It takes two to tango, plus some toothpaste and deodorant

by Sara Knight

I’ve danced a little here and there, turned up the music and shown the broom a good time (my favorite because the broom lets me lead). So when I was scouring a local events calendar, the listing for informal tango practice from 5-7 Sunday caught my eye.

I pictured suave men with roses clenched in their teeth seducing sexy women in red dresses. But this is Durango, that couldn’t be right. I wondered, what exactly does tango look like in Durango? Bearded men with kale in their mouths seducing women in yoga pants?

I don’t really do sexy, and I have a general aversion to being groped by rose-toting strangers, but dancing is fun and kale is OK. Sunday evening at 5:10 after Googling the location twice, I still missed the little red building on South U.S. 160. Once I finally found it and parked, I wondered, should I have worn a dress?

Here are a few things I should have wondered instead:

1. Did I wear the right shoes?

A nice older gentleman greeted me at the door, clean shaven but not exactly a seductive Casanova. After the usual introductions, we both looked at my feet as he asked hopefully, “Did you bring other shoes?”

That’s when I looked at the 10 other people. Apparently I was right about the yoga pants, but most people had also brought their dancing shoes. How had I expected to be swept around the room in my frozen tennis shoes? Thankfully I wasn’t the only one who had to dance in her socks.

I did my best to follow along in the barre exercises without tipping over or slipping around too much, mostly succeeding. By 5:45, it was time to practice what we had learned.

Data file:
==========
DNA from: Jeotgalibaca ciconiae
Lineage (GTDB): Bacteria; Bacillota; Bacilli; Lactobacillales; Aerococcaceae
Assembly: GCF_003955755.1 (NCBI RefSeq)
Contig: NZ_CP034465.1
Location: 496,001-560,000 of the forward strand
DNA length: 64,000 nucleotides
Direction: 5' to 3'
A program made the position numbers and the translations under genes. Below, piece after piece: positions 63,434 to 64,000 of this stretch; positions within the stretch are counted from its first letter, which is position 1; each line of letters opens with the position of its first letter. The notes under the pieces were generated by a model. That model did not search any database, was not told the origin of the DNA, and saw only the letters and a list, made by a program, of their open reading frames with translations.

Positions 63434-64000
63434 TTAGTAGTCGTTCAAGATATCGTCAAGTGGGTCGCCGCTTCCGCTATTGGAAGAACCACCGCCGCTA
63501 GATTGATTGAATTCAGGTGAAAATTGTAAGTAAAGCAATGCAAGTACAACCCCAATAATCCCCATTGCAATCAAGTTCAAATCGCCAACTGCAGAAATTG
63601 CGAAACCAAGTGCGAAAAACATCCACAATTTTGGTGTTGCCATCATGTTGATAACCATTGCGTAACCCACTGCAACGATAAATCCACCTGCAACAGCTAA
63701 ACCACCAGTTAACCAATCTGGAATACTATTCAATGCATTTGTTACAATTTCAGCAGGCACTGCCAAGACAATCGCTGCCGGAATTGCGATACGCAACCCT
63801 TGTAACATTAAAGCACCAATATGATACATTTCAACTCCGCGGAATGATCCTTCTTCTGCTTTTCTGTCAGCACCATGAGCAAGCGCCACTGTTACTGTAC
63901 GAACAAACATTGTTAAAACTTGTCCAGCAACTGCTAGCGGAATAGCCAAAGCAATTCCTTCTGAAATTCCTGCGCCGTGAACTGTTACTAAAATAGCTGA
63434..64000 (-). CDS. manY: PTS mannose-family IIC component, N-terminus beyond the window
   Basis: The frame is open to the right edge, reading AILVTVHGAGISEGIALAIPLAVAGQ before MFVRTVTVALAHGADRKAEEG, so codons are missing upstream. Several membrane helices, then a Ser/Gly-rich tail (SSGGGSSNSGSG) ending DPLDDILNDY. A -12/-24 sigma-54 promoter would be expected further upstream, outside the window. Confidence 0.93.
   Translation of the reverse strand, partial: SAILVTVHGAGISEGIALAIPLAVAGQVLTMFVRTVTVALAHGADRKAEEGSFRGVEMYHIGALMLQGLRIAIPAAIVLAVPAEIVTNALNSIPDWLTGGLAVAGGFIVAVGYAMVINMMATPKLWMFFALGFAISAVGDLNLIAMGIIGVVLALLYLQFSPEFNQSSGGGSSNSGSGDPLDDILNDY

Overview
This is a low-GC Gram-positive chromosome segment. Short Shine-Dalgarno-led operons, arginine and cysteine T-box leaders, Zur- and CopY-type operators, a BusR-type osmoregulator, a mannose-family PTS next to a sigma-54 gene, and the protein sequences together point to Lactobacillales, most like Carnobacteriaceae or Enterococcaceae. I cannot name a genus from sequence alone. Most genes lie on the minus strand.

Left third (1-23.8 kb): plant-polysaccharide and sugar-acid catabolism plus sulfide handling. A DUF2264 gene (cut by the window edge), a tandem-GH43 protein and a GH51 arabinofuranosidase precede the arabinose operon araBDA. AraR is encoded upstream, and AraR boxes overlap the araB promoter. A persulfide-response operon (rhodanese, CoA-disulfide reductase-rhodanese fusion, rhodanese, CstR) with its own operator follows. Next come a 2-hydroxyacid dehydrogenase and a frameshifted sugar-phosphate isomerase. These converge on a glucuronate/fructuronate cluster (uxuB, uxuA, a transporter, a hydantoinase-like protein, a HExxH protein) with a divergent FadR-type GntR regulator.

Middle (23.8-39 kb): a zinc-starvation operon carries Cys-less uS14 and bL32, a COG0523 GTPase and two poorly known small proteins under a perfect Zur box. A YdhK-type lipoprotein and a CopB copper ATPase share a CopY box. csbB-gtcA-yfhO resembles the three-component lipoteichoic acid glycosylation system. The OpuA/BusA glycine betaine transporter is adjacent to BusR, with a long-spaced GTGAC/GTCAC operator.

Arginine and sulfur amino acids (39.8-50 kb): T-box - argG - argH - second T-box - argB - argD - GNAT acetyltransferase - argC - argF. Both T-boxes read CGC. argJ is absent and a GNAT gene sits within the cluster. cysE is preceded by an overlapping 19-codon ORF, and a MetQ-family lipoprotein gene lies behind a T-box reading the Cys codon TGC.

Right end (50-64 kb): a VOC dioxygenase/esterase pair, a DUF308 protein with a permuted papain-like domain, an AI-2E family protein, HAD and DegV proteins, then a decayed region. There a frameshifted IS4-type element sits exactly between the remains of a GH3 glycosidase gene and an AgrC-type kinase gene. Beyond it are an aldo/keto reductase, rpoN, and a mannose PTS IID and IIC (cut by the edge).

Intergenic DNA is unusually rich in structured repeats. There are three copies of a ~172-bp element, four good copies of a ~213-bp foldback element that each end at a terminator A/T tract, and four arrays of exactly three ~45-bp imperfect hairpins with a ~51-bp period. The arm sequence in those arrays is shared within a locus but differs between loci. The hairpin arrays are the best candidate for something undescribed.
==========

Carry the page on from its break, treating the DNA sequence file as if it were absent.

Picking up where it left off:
Wait … practice? I had been focusing so hard on not slipping around that I hadn’t actually retained a thing. I’m not ready to tango!

The man who had greeted me at the door grabbed my hand and pulled me close. This brings me to the second question.

2. Did I remember to brush my teeth and wear deodorant?

“There are two ways to dance tango,” he explained, either in a full-on embrace, or just right in front of one another. I’m not sure which is better. Either you’re hugging a complete stranger or he’s looking you in the face.

So there I was in my Durango casual with socks on my feet, clinging for dear life to a strange man as he did his best to sweep me around our small corner of the dance floor. That’s when it occurred to me (and probably him) that in my rush to be less late I had skipped two important hygiene steps before leaving the house.

Of course, the breath issue could be avoided if I hugged in a little closer and breathed over his shoulder. But because of my general discomfort with excessive proximity to strangers, the deodorant issue became more urgent. Maybe that’s the real reason men clench rose stems in their teeth for this dance.

I thought that song would never end. Then it did, and I found myself dancing face to face with another older gentleman who smelled so wonderfully of soap. I might have cried had I not been desperately trying to get the steps right.

That brings me to the final question.

3. Does it really take two to tango?

Yes. One to lead and one to turn her brain off and stop trying to control everything. I like to know what’s coming next and I like to be in charge. That’s why I like dancing with the broom.

After spending three quarters of the class fighting it, I finally gave up. I didn’t have a breath mint, was lacking in the deodorant department, I didn’t have shoes and I didn’t know the steps. So I just closed my eyes, held on tight and tried not to think about any of it.

And it worked. I made it through at least one full song without messing up too noticeably. I won’t stop practicing on the broom, but at least now I know that the Durango tango is not an exclusive club for hot Latin men and sultry women. Next time I’ll brush my teeth, though.


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